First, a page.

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VOL. III, NQ, ui).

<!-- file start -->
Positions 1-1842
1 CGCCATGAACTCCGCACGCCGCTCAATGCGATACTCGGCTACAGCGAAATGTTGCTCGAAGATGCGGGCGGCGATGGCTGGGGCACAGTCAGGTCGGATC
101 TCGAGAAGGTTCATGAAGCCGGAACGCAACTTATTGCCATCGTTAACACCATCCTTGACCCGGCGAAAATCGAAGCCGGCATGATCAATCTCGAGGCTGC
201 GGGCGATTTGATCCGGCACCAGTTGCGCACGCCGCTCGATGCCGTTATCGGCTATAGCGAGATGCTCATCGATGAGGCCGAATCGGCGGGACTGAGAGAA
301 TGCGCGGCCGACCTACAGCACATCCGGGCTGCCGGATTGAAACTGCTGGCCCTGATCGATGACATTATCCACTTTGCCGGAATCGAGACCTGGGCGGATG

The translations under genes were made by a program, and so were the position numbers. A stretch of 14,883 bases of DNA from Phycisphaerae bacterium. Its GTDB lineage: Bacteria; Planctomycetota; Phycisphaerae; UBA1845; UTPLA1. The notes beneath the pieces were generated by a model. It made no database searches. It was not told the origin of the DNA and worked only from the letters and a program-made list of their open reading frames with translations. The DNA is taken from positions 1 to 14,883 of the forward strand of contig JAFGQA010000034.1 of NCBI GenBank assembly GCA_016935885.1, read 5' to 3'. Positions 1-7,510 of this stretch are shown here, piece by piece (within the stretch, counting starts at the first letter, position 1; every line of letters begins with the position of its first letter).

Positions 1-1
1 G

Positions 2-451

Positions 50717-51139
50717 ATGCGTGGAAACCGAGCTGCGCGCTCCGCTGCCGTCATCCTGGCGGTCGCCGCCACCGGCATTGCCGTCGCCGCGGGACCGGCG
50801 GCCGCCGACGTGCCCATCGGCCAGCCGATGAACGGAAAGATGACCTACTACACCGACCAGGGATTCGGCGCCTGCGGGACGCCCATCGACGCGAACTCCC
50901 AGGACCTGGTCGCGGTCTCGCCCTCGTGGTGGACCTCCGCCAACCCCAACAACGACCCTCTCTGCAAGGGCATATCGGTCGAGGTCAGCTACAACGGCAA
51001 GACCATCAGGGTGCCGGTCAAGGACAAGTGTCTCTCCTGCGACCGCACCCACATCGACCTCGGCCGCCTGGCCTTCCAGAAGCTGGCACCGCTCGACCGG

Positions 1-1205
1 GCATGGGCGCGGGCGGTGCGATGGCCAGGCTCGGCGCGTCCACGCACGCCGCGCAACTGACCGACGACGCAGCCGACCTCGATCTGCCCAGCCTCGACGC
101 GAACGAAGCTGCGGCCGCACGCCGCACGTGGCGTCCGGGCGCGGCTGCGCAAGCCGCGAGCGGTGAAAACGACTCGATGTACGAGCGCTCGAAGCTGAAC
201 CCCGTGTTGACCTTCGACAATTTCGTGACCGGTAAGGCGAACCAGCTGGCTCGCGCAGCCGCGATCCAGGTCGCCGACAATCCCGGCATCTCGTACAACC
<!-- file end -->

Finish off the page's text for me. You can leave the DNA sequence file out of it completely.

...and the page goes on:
yPUFOLK, VA.. 1 UKSDAV, JULY 25, 181#J>. bZiUlvi L?Au?s. THREE CENTS PER COPY*" LATEST NEWS OF THE WORLD BY TELEGRAPH AND CABLE REINFORCEMENTS REACH MANILA Transports Sheridan and Zelan dia Arrive With Fresh Troops. THE VICTORY OF BYRNES Two A inert cn ii Prlionori in iiuii.n <>i Mi.- i'i 111> i ..us iir; Ornornl IMls Mi Intercede For Their Heitel?Tl?c Victory ?>f l.ioni<>iiiint itj rni's' Over Robber Hunds Wns .'I??r<> slie crssi.ii I In.11 Keportcil. <n.v TeJegrnoti tr? VirciWan-Pllot.) Manila, .inly :M. 0 p. in.?The United Bthten transport Sheridan, which sailed from Han Francisco June 25th with re? inforcements for Ocnernl 13. S. mis. hau arrived here. On July ICth n ?reut water spout was rtlscov? red directly in tin- course ol the ship, und to avoid ?. II ?was necessary io make n <! dour of sev? eral miles. LOADED WITH TROOPS. On board the Sheridan were Briga? dier General Samuel Ii. M. Young and aides: Colonel Dnggi It, Major Quin ton; Companies 0 an?! n of the Fourteenth Infantry, 230 enlisted men nnd two company ollicers; troops A and F, Fourth Cavalry, seven ollicers and 17:: enlisted moir, Llcutennnl Moss and 85 men of the Twenty-fourth Infantry; eight hospital corps men; and n mem? bers of the Signal Corps, as well as 1,218 recruits for Ihe regiments already In the Philippines. AM ERICAN CA PITA LISTS. fScnernl Otis has received n letler dated July 2 and sigh il by Charit - Rlnndford and Fred Hoppe, respectively nsslstiint engineer and third oillcer of the hospital ship Relief, who were cap? tured by Filipinos off Pnrnnuque on May 30th. The letter says the priso? ners In Ihn hands of the Insurgents "are receiving excellent treatment, but the suspense of fearing the loss of our positions Is terrible." The writers beg General Otis to Intercede for their re? lease. General Otis has taken steps In that direction. AUOUSTIN FRIARS ARRESTED. Two August I nliih friars, \\'ho had landed from the Hong Kong ship, hnve been arrest.-.1 here, ll is said they had documents upon liielr persons showing they were agents of the Filipino junta at Hong Kong, and thai they intended to bear message* to Agiilnaldo. ANOTHER TROt ?P SHIP. ?Washington. July 2-1.?Cables have been received al the War Department from General Oil.< announcing the ar? rival at Manila of the /.? ulandla yt *ter day and the Sheridan to-d?y. Thor? were no casualties on the Zoalandia. and the health of the troops was g.I, with the exception of a few cases ol measles. The /.ealandla sailed from San Francisco June 22d, with Compa? nies <", E, ?;. and i. Twenty-fourth In? fantry, seven officers, IOC enlisted men. and recruits making in all 5110. BYRNE'S VP 1TORY. Washington, July 21.? The War De? partment to-day mad.- public the cable? gram received yesti rday from General Otis, giving fuller details of the flghi With the robber band on the island of Nogros. Its t. xt follows: "Campaign against mountain robber bauds, Ncgros, more successful than reported, Byrne, with his seventy men, killed one-third of the four hundred and fifty assembled. Including their lender, a Spaniard, of Spanish Ml Itlzo. Pursuit then mule by Lieutenant Evans and detachment, Sixth Infantry, who killi .1 Ihr.-e and captured one of the robbers; captured one hundred dead Stock, many spears and boles, large quantities provisions, and destroyed one hundred huts. The two casualties in Byrne's light are Private David s. An? derson, killed: Albert It. Jcrkes. slight? ly wounded, both Company K. (Signed) "OTIS." MORE TRI ?OPS < ?RDERED Fl >K WARD. Washington, July 24.?The War De? partment has ordered Troops .\. c. i>. K. F, K, L and M. Third Cavalry, to proceed to Seattle lo he embarked for the Philippine Islands. These troops go from the following posts: Fori Myer. Vs.; Fort Ethan Allen. VI.; .TefTersnn Barracks, Mo.; and Fori Rheridi n. Ill Bach of the troops for the Phlllpi Ines is to be recruited to 120 men by the trans? fer of recruits from San Francisco. A TALK WITH DEWEY. SIXTY-TWO AND HEALTHY?WILL NOT DISCUSS POLITICS. fRy Telegraph to Vlrglnian-Pll >t.) Trieste. July 21.?A correspondent of the Associated Press to-.lay visited Ad? miral P- wcy on board his flagship Olympia and was cordially received, br? ing requested i > convey the Admiral's thanks to the Associated Press. Ad? miral Dewey said that, although he bad received many Invitations from Ameri? cans sojourning at Carlsbad, he had never Intended going there. 80LICITUDE FOR HIS CREW. "Look ul me," said the Admiral. "Do I look like a si. k man? Do I lo k as If I required Carlsbad treatment? I nm quite healthy, and though I Will !>? fi2 next December, l f. ?! quite young In health and spirits, and from my humor yon will notice that what I tell you Is quite correct. T came to Trieste solely t i recruit the health of my crew, they having passed seventeen months in the Ironies without a break. FRIENDLY RECEPTH ?N. "My reception by the Austrian offi? cials was most friendly and according to the usual etiquette. All reports of the Emperor's declining me a reception are unfounded. "I expect to remain In Trieste about a week longer; and shall then proceed, probably to Naples. Further details anil plans have no! been decided upon, litii the cruiser will remain during the whole "i" August at Mediterranean ports. The last pert touched In Europe will bo Gibraltar, where we will only take on c al and stores- We are expect? ed In New York by October first. "I have accepted invitations to re? ceptions by the citizens of New York ami Washington, and am already In possession of a phot igraph "f the sword of honor voted me by the American Congress." IGNORES POLITICS. Admiral Dewey absolutely refused to talk upon political subjects, and when asked w hat he thought regarding Eng? land, replied: "1 have not thought anything yet." Tin? Admiral this afternoon made an? other carriage excursion tu the Cha? teau of Miramar. DEWEY TO VAN WYCK. HE ACCEPTS Till' INVITATION to NEW VOItK. (By Telegraph to Virginian-Pilot.) New York. July 21.?Mayor Van Wyck to-dny received the following ca? blegram from Admiral Dewey: "Trh ste, July 21. ls!>9. "To Mayor Van Wyck. New York: ?'Letters received aid Invitation ac? cepted. Expecl to arrive .bait October 1st. Will cable dcltiiiteiy from Gibraltar. Have v. rl'-len. I (Signed) "DEWEY." Admiral Dowcy's cablegram is In re? sponse to an invitation from the Mayor asking him to be the guest of the city [ upon Ills arrival In New York, and re? questing him to express any desires he may have In connection with the prb grriih for his reception. The committee, on land parade and decorations for the Dewey reception m< : to-day and dei I tied to Invite the Govern* r of each State to send a por i tlon or tin whole of the national guard I io take pari In the l t d parade. ALGER RETURNS. ACCEPTS RECEPTION TO HE TEN? DERED AT DETRI ?IT. (By Telegraph to Virginian-Pilot.) Washington. l>. C, .inly 21.?Secretary I Algcr returned to Washington to-day i and was in his office early. Soon after hi.', nrrlval Assistant Secretary Mcikcl John joined him and they had a cbnsul tntlon regarding matters in the depart? ment, niid the turning over of the de? partment lo General Alger's successor. Assistnni Seen t ry Mclkeljohu w ill be in charge until Mr. Root qualifies on August ist. Secretary Alger expecting to In- absent in tin- Interval. RECEPTION TENDERED. Washington. I>. C, July 21.- -The fol? lowing telegraphic correspondence has passed between Secretary Alger nnd Mayor Mnybury, of Detroit: - 1 ?droit, Mich., July 22. Gen. Russell A. Alger. Thorndalc; Pa.: Public meeting of citizens cheer to the echo the mention of your name and nr rnngc to give you and your family the most royal welcome ever accorded by citizens of this community. All creeds in politics and religion will unite in ac? claiming their Joy at your return. WM. i'. MAY UHRY, Mayor. ALGER'S ACCEITANCE. ; Roh. William C. Mnybury. Mayor of Detroit, Detroit, Mich.: 1 am deeply touched by your telegram notifying me of the welcome by my fel? low citizens which awaits mo on my home coming. Were I lo consult my own feelings In the matter Mrs. Algcr and myself would go quietly to our home and there reel Ivo the friends who might honor us by calling, for surely the fond anticipation of being back in obi .Michigan ecllpres all other thoughts. We expect to arrive home Wednesday afternoon, August 2d. R. A. ALGER. EPWORTH LEAGUE. BOARD OF CONTROL CONVENES AT INDIANA!'! >L1S. (By Telegraph to Virginian-Pilot.) Indianapolis. Ind.. July 24.?The Hoard Ol Control of tic- Epworth League met at in o'clock to-day to hear reports and consider matters pertaining in the league. Bishop w. X. Nlnde, - f Detroit, president of ihe board, presided. The report of Rev. Edwin A. Schell, gencrnl secretary of the Epworth League, was submitted. Lev. l-'. I.. Nagler, of Cincinnati, Gor mnn assistant secretary of the league, presented n report of the German branch. A report of the league's work among ib.- lored people was presenteil by col? ored secretary, Rev. Irvine (5. Penn, of Allan:.!. The board will probably be in ses? sion three days. No acope i*??r ?ir?. Mnybrlck. (By Telegraph to Virginian-Pilot.) London, July 24.? In the House of Commons to-day Mr. Michael Davitt, member for South Mayo asked the Gov i mment, if. in view of the fact that the conduct of Mrs. Mnybrlck in prison had been uniformly good, the Home Office would not recommend royal clemency in her case. Sir Matthew Whit.- Ridley, the Home Secretary, said that he was una? ble to hold out hope of exceptional treatment of Mrs. Mnybrlck. The Home Seen tary added that he was not aware of the existence of any reason for royal clemency. Volunteer Officer* ? l?v?' nled. (By Telegraph to Virginian-Pilot.) Washington, July 24.?The following appointments In the volunteer army have been made: To be Captains?Ellison D. Gilmer, Firs: Lieutenant, Company D, Second North Carolina volunteers; John A. Wagner, Captain? F;r.-t North Carolina volunteers. To lie First Lieutenant?Lawrence S. Cirson, i aptain, First South Carolina volunteer's. Cbenitonl I'ompntiy liicronno? stock (By Telegraph tc Virginian-Pilot.) Richmond, Va., July 24.?The stock? holders of the Virginia-Carolina chemi? cal Comoany have authorized the in? crease of the capital stock of that con? cern from $12,000,000 t ) $21.000.000, an increase of $0,000,000 preferred and Jti.000.ou0 common stock. RECIPROCITY Negotiations Have Been Brought to a Successful Close, AND THE TREATY SIGNED t:?u cessions Griitiird by I'rnnee I'm i brace Mum Article* in French Jllii I in ii in In r IM', Ibn Rule Uflug About 'I unity I'cr tent, lie low <;ciicrnl Tnrlir ol i lint (uuniry- TA'tmi In t'oiiCPllcil l>y Hie I'nltotl IS In leg. (By Telegraph to Virginian-Pilot.) Washington, D. C, July 21.?The long pending reciprocity treaty negotia? tions between the United .states and France were brought to a successful ? lose at the State Department late this afternoon, when Ambassador Cambon, in behalt of France, and Commissioner Knsson, in behalf of the United States, affixed their signatures to the treaty. It is by far ihe most important treaty concluded under the reciprocity provis? ions of il\e Dlngley law anil the only "?lte affeettng tile ItMlle Witll a large commercial nation. The negotiations were marked by rather sharp and long ' continued discussions, which continued up to the time the signatures wore placed on the document. In tho end a spirit of compromise prevailed and each ?nie yield- .1 something. As a whole both sides express satisfaction witii tin- gen? eral resudts secured, for while the compromise necessitated some minor sacrifices the general effect of the treaty will encourage commerce be? tween the two countries. CONCESSIONS FROM FRANCES. The concessions granted by France embraced most of the articles tn what is known ns the French minimum tnr i Iff. This comprises 641 heads, the rates being on nn average about "JO per cent, below those in the general tariff of France. It was found necessary, liow ? vor, owing to protests from French agrarian Interests to except from this minimum list about 24 articles, chielly agricultural products. The French min? istry was obliged to pay heed to this sentiment and in turn M. Cumbon made the exceptions a condition of closing the treaty. It was on this point that the negotiations were in doubt for seve? ral days, nnd it was only by compro? mising on the extent of the exceptions that an agreement was made possi? ble. AX IMPORTANT TREATY. Reside the reductions given to this country the treaty is Important in con? tinuing a number of minimum rates, which would have been abolished if the treaty had not been concluded. The most important of tluse articles are petroleum and mineral oils. At present these oils enter France on the minimum rate, but had to-day's treaty failed a rate would have been Imposed, making a difference of duty amounting to about $5,000,000. The same is true an to cot? ton, which is one of the chief articles of shipment from the United States to France, and enters duty free. Had the treaty failed a heavy duty woutd have been impeded upon American cotton. The same is true of copper, rubber, and many classes of machinery. CONCESSIONS TO FRANCE. France secures Important concessions on over one hundred of the chief pro 'lllrls "on I'm-- '??Minify The Dlngley law allows not to exceed 20 per cent, reduction as* a basis of reciprocity, but the full 20 per cent. Is not allowed on all the articles covered by the tr.-.ity. On sonie of them the re? duction is live per cent., on others ten. and others 15 and up to 20 per cent. Tin- list would have been larger, and tlic per centage of reduction greater in some casts had it not been for the re? luctance of Commissioner Kosson to permit exceptions from the French minimum list. This was tho main cause leading up to the omission of cham? pagne from the list of Important French products included in the treaty. While finite desirous of securing a re? duction of duly on this class of wines the French authorities were not ready to grant the large number of reduc? tions asked as an offset for the pro? posed reduction nn this particular ar? ticle. As a result the regular rales will be maintained on the sparkling wines coming to this country. EQUALITY WITH OTHER COUN? TRIES, The treaty will result in placing the products of the United States on the eta me basis in France a s products of Oreat Britain and Germany. At pres? ent these countries have the minimum French rate, while the American goods, with few exception?, have had to pay the maximum rate. The negotiations ended to-day were begun nearly two years ago by M., Patenotre, then Ambassador from France. TREATY WORK CLOSED. The French treaty Is :he last of the instruments of this kind, and the treaty work under the Dingley act Is now brought ton close. Six treaties have been made, all. save that with France, relating to British West India Islands. REVOLT AGAINST GOEBEL. A LARGELY ATTENDED DEMO? CRATIC MEETING REPUDI? ATES HIS CANDIDACY. fBy Telegraph to Virginia-Pilot.) Bowling Green, Ky., July 24.?Tho antl-Goebel meeting here to-day was largely attended. Ex-Congressman w. [ C. Owens sent a letter condemning the nomination of Goebcl for Governor and criticising the work of the Louisville; convention generally. The meeting adopted resolutions condemning thei movement inaugurated by so-called Democrats in Eastern States to aban? don the principled of the Chicago plat? form ami endorsing William Jennings Bryan for President, and charging thai the State convention In Louisville, which, nominale 1 Goebel, "was per? verted from its true purpose by <. : - -rtiptlon. fraud and force, by intrigue *ind treachery, by infam-us rulings of the acting chitirman, th< reby setting at naught the time honored principle of Democracy tbal the will of the ma? jority Of the people shall be the gov? erning power." The resolutions deny tii.it the ticket is entitled to pr should receive the sup? port of the party in this State. The convention repudiated the SO* called nominee, and "in order to pre* serve the Integrity --f the party and to secure the election -if Democrats," re? quested a "provisional executive com? mittee" of twelve to meet at Lexing? ton. August 2d, and meanwhile to take steps to secure a full representation at that meeting of Democrats throughout the State, who are in sympathy with the movement. Nevcilly .Mm Kiitnnibeil, (By Telegraph to Vlrglntan-Pllot.) I Brownsville; Pa.. Duly 24.?An explo? sion of gas and lire-damp occurred to- , day in the mine of the Bed Stone Coal, 1 t>il and <ias Company, at Grindstone, live miles front here, in which 70 men j were entombed, Four were killed and ! two Injured. The miners were all Slav-. The explosion was caused by a fall In entry No. 10, which drove an accumu? lation of gas into another entry, where it was ignited by a digger's open lamp, ( nrwt'y IE nun- I'lll<<1 (irowing. (P.y Telegraph to Virginian-Pilot.) Washington, D. C, July 24.?United States Treasurer Roberts, as treasurer of the Dowey Homo Fund, to-daj 1 eelved through the San Francisco Ex? aminer contributions nmauntlng to $1,513, making the total to duto $16,51S. SECRETARY OF WAR ELIHU ROOT. MRS. GEORGE GUILTY. A BOY SAYS HE SAW HER SHOOT SAXTOX. (By Telegraph u> Virginian-Pilot.) Chicago, July 24.?Evidence which might have had an Important bearing in ihe trial of Mrs. Anna George, of Canton, Ohio, charged with the mur? der of George Sax ton, brother-in-law "f President McKinley, last October, cam. to light to-day In trie Juvenile Court. Itussell Hcgan, i"> years old, who was brought before the court as Kichard McKnlghl, declared that he had wit? nessed the shooting, and had I ft home that right through fear of being called as a witness a: the trial. "I was standing- right son s-= Lincoln avenue from Mrs. Althouse's place ami say Mr. Saxton on the porch and saw Mrs. George shoot hin;. I was afraid they might do something to me if I told what I had seen, so l left home and have traveled .all over the c Hin try since then," said the boy. when assured by Judge Tuthill that nothing would hap I pen to him If he told the truth. In re \ spouse to furtber questions y tung 11 > I gan said that his father was K. M. Ho I gan. superintendent of the Aultmnnn Manufacturing company, and well known in Canton. Judge Tuthill dlret ; ed that the case be COntlnu sd til! Th?rs- : ? day. July 27th, nnd instructed Proba? tion otib er Kflsi y to <? immunli ate ? th Mr. Hogan, at Canton, regarding the I boy. who claims to be his son. The >. Is bright and good looking and told his story In a straightforward manner. He [ was before the <>>urt on a chai se of dls i orderly conduct. 4 ii I xplnnntinii, (By Telegraph to Virginian-Pilot.) Xewaik. X. J., July 24.?It was stated here lo-night that the Newark team did not play at Richmond to-day owing to a misunderstanding over financial mat tew. TT is w as amicably fixed this af? ternoon find .re Newark players wlil leave for Bichinohd to-morrow morn? ing to play the games scheduled. Washington Officials Not Alarmed at the Ottowa Developments. SIR WILFRED LAUR1ER lltreet Spgo'lnHou*. IIomiioci kus 'lie Aln>hnil 1(nitii<lni i ar<? In I'msrem l!on? itiir.i |>ri-iriiio11\ r? nl tlniwo Uuveniiiicnlft Willi llici vi,!? ol Ail|m?llii|t Ilm l?i>|im<- <:m-hi l.ntl? linlo? oinT'lril Iii Clin Uli I niOdlci\l? in iln- Sin Her ?r.Speeclia (By Telegraph to Virgthl.?-rilot.) Washington, i>. C, July 24.- Senator Fairbanks, chairman of the American division of the High Joint Cnuudian Commission, made a brief call upon the President to-day before starting for ids home in Indiana, lie declined to dis? cuss Ihe speech of Sir Wilfred Laurlcr, or 10 remark upon the situation with reference to the boundary dispute. He confirmed the report already given out. that there would lie no meeting of the joint commission on August 2d. say? ing- that he and Sir Wilfred Lnurler had agreed last Friday upon a. post? ponement for an Indehnitc period. Th< Senator would not hazard ;u surmlsi as to when another meeting might t? held. NT500TIATIONS IN PKor, KKSS. Direct negotiations respecting tin Alaskan boundary are now in progress between Secretary Hay und Mr. Tower, the British charge here The nogoila t'ii'ns nre directed toward an adjust? ment <>f the Issue by amicable arrange? ment between lire parlies, though on somewhat different lines from those pursued during the spring and sum? mer. Tii" principals nr.- not without hope thai success may attend their ef? forts, and then thi re is arbitration yet in reserve in case of failure on the pi. sent lines. OFFICIALS NOT ALARMED. The nltlcinls here arc in no wise alarmed at the recent developments at Ottawa, feeling confident thai Sir Wil? fred Lami a's utterance In which he mentioned the word "war" as an al? ternative to arbitration wns given n meaning not Intended by the Canadian premier. The Strong language attribu? ted to sir Charles Tuppcr is no: crod Ited to the Canadian government, and it is realized that great Ir.tltude may properly be allowed In viewing the ut? terances of members of an opposition par:y. i THE STREET CAR STRIKE. j THE SITUATION IN NEW YORK AND CLEVELAND. (By Telegraph lo Vlrginian-pilot.? New York. July 24.?Pol fee Magistrate .1 i >b Brenner, of Brooklyn. to-day dis? charged from custody the 21 men ar? rested f"f the alleged dynamite scheme to blow up the elevated railroad struc? ture at Fifth avenue and Thirty-sixth Street last week. The . rtti ntj a of their attorney that in evident ? had been given to show their connection with any conspiracy v. as upheld. The decision of the court was fol? lowed by rounds of cheers, mingled with c.u calls for the company. It was stated that Mr. Kapper, the attorney, had been authorized by several of the im n ;.i begin suit for false imprison? ment. Cleveland, O.. July 21.?A repetition of the wrecking of a Euclid car was this e\ ?:> ng attempted by strikers or tin:r sympathizers in Brooklyn, a su? burb of Cleveland. An explosion took place under the car. but failed t.< injure it materially. There were no passengers aboard and the conductor and motormnn escaped unharmed. The day has Called to bring any relief to the strike situation, which Is regard? ed us serious. The State Board of Arbitration has practically abandoned their efforts t>.? conciliate the strikers and former em? ployers. The resentment of the conduc? tors and motormen who quit work and the nmre turbulent spirit of their sym? pathizers Is held In check to a degree by the presence of the police and the militia, members/of which ride in the cars or tire held In readiness at the barns and terminals. THE FIRST FATALITY. Small riots occurred during the day, but With one exception they were with? out serious results. In the death of Henry Cbrnwclt, slain by a bullet fired by Ralph P. Hawley, a conductor on the Broadway line, is recorded the first fatality of the strike. Shortly after noon Hawioy's ear ap? proached Orange street and was beset by a crowd of men and boys. Corn welt, the 19-year-old son of n butcher, was riding a horse and kept to the side of the car. keeping pace with it for some distance. Various storii S are told as to what passed between Ihe conductor and the boy. but the mob was suddenly called to its senses by the sight of llawloy. Who .lumped to the street and started in pursuit of Cornweit. CHARGED W ITH MURDER. The latt.-i. closely followed by his pursuer, turned up Perry street- At Woodland avenue the latter pulled h s revolver nnd tire,I. His victim fell, fatally wound.-.I ami died soon after being removed to the hosidtdl. The crowd, which before the incident had been s > violent, was awed by the seriousness of the affair and permitted the conductor to walk back to his car. He was arrested nnd taken to the station, where a charge of murder was made against him. IHGKRSOLL'S FUNERAL. HIS BODY WILL RE CREMATED WEI INESDAY M< IRNING. (My Telegraph to Vlrglnlail-PiloL) I New York. July 21.?Simple funeral' exercises over the body of the late Kotiert p. Ingersoll will be held at Waist in, the Ingersoll summer honte, at Debb'S Ferry, at 4 o'clock to-morrow afternoon. Dr. John ("lark Rldpath, who was for many years a close personal friend of Colonel Ingersoll, will read the eulogy delivered by Colonel Ingersoll upon his brother Clark. Mr. Rldpath will also nad "My Creed." the last poem writ? ten by Colonel Ingersoll. and will after? ward made a brief address. Major t). J. Smith, of Debb'S Ferry, a warm friend of the great orator ami lecturer, will read other selections from lngersoll's writings. Wild, CREMATE IiODY. Early Wednesday morning the fam? ily will accompany the remains to Fresh Pond, Long Island, where the body will be cremated. They will bring the ashes back to Dcbb's Ferry and they will be deposited in an urn. which will be surmounted with the bust of Colonel Ingersoll, to be made from the death mask made to-day by .lohn Gray Bernard, the New York sculptor. The only music that will be heard to-mdr* row afternoon will be Siegfried's "Fune? ral March." MESSAGES OF CONDOLENCE. The mail to-day brought over 300 let? ters Of condolt nee, and telegrams con? tinue to pour in from nil pans of the country. A wreath was received from the Bohemian Free Thinkers ami many beautiful (loral offerings mied the rooms of the lower part of the house. The funeral will lie private, and It is expected that only these who were per? sonal friends of long standing: will at? tend, ami representatives of societies that believed as did the late Colonel In? gersoll. TOUCHING DEVOTION. Mrs. Ingersoll is so til that she i-? con lined to lo t- bed, Members of the family say that Ihe illness is due to the pros? tration id' gri< f ami the ceaselss vigil that she has kept nt the bier of her dead husband since Iiis death on Fri? day. It Is not though: that tin- illness will result seriously. Colonel lngersoll's (laughters, Ml - Maud and Mr.-. Wals ton H. Brown, ate both on the verge of prostration. The grief stricken wife and daughters, who share the belief of the dead ugnostlc. have 1.egged only to be allowed to keen the body with them ns long ns possible. 'l'Hey hu tu icpeatidly refused to ilisi uss the llnnl disposition of the remains, and it was not until this afternoon that they permitted Clinton It. Far roll, brother-in-law nnd secretary of Colonel Inger-- dl. to complete ;he nr- ] rnngements. When told this afternoon < that services would be hid to-morrow I their only remarks were: "So soon! ! Cannot we have him with us a little I longer?" I'r?Mlcrlrli?l>nrir llitl 11 i-llet d l?i?r ;. (Itv T-l'ur.tph to V!rgin!-?n-riloe I Washington, July 21.?Colonel D. D. Wheeler and Col. Charles Bird, the two army officers who recently visited the 1 ittleflelds in and around Fredericks burg, have submitted their report u> ? i; ? War Department. The result will he a new bill, which will be presented to Congress at the next sitssion. The changes will omit the proposed pur? chases of land :i Stafford county, and the streets in Frederlcksburg, and will] extend to Salem church battlefield I some distance t-> the South. The boundaries of the Chancellorsvllto field have been modified and the point where Leo and Jackson held their ladt inter- ] View has been omitted. Kriirgcr II n?. ?> t iti g n ,.n. (Ry Telegraph to virgtnt.m-Pii.it.) Paris, July 24.?Dispatches received from Pretoria, South African Republic, say that the absence of President Krueger from ihe meeting of the Execu? tive Council to-day gave currency ti> a| report that he had resigned, owing to differences between himself ami mom bers of the Volksraad. President Krueger, when seen to-night In regard to the matter, denied th.-so rumors, stating that they were with? out foundation. THE VIRGINIA i SENATORSHIP - Governor Tyler's Candidacy Hal Developed Martin's Policy* OPPOSED TO PRIMARIES | ? ? -1 1 Th? People are Sot to Be Allowed to ; Kxprou Tbelr Preference Fol 39 NeDKlor-Tbo Proposed BnttleflelCf Forks are Olvlur-f the Junior Sonw ?? lor Mach Trouble?Tho Y. M. C. A? ? Secretaries' Conlcrence. - * fi ,| (Special to Virginian-Pilot.) Richmond. Va., July 24.?Governor Tyler wont, lo his home, in East Rad-? ford to-day and will remain several days at least- Senator Martin is here, will? he.'i(iciuarters nt the Westmoreland . i'lub. lion. Claude Swanson, member i-r Congress from the Fifth District, was with him the greater part of tho day consulting regarding the situation in the Fifth, where Governor Tyler claims a number ot counties. i Inventor Tyler has been n candidate hut a Utile over a. week, yet his can? didacy has J_n that time developed, ri pretty clearly the policy of Senator , Martin and his friends. It Is known now that the Senator will'not allow a primary for the expression of a choice . for Senator in a single county In the State. He is imposed to the principle. While it is known that he Is as strong" in this oily as anywhere In the Stnte, he would not allow the City Committee to permit the people to vote on Gov? ernor Trier and hims-lf. If he con? sented to a primary In a Martin county he would have to have urimaries In anti-Martin counties. He knows he cannot won thai way. His return to the Senate Is about the most remotely ? possible thing conceivable If the people are allowed to settle the mutter. His ^ chances are vastly improved by leaving things to be fixed by a half dozen mem? bers of a. county committee in each county, it Is very seldom I have heard it said that a majority of the Demo? cratic voters of the State wished Sena? tor Mnrtin returned to his scat. BATTLEFIELD PARKS. Battlefield parks are giving the Scrii \ atnr some trouble?-much trouble. Fred- '< erlcksburg is trying to have the Na- , tinnal Government establish a great park at that city, to Include all the bat- -: tleilebls in that section. Petersburg Is doing the same. Frederlcksburg claims that Senator Martin promised he would not assist Petersburg, but would do all possible for Frederlcksburg. The Frcd ericksburgers now state that they have ' indubitable evidence that he has been helping both towns, especially Peters burg, which Is In the Fourth District, which Is almost or uulte solid for Mr. Martin. As a result of this "discovery," il is said that Frederlcksburg and Spotsylvania. county, are as a conse iiuence dead down on Senator Mar? tin. V. M. C. A. SECRETARIES. Tile third annual conference of the?; -ret.tries of ihe Young Men's Chris? tian Association of Virginia will be held at the Richmond Association rooms Angus: 3d and 4th. The officers of the Virginia Conference are as follows: S.. K. MeKee, Ulchmond. chairman: C. C. Kent. Jr.. Newport News, secretary treasurer: S. I). Weeks. Clifton Forge, ; Is the third member of the Executive Committee. A very Interesting and profitable program has been arranged,' and several visitors are expected, In- ?: eluding Cecil L. Gates, International secretary of the South. THE CAMPAIGN OPEXED Th.- campaign for the United State* Setyitorshlp between Hon. Thomas 8. . Marlin and Governor Tyler was prac-? tlcnlly opened to-day. when Hon. Wil? liam A. Jones' and Mr. Clem Green met . at Halifax Courthouse In Joint debate... The former represented Tyler and the. latter Martin, and in dealing with th-s records of the two candidates the? speakers were quite personal. if the sneeches to-day are an earnest .; of what is t.> come, the campaign will tie one of the warmest ever known in) Virginia. - -j t tie I. on Ulnun H y UCDlnir. (Py Telegraph to Vlrglnlan-Pllot.) Washington, D. C. July 24.?The RaV; lan Charge d" Affairs. Count Vlnchf-, called at the State Department to-day] and had a talk with Mr. Hill, Assistant s-cretary of State, concerning tha Louisiana lynchlngs. Count Vlnchi submitted nothing furt ther from the Italian authorities, and} evidenced satisfaction with what hatS been already done by the officials her*. Thus far there has been no suggestion that indemnity or other form of repara-4 tion would be expected, tho representa^ tlons having been confined to securlna full information on the subJeoL .litpan-riiiim Alllnnes, (Hy Telegraph to Vlrglnlan-Pilot.) 1 Shankhal, July 24.?The reports ga rding a Japanese-Chinese alliance* w hich have been persistently denied fos some time, have now assumed deflnl form and are causing great exclteme in Russian circles. CLASSIFICATION OF NEWS. BY DEPARTMENTS. Telesrraoh News?Pace i. Local News?faces 2, } and 6. Editorial?Page 4. Virginia News?Paee & North Carolina News?Pag? 7. Portsmouth News?Pace 5 and 6> The World of Sport?Page 6. Berkley News?Page fi Markets?Page 8. Snipping?Page S. Keal estate?Page &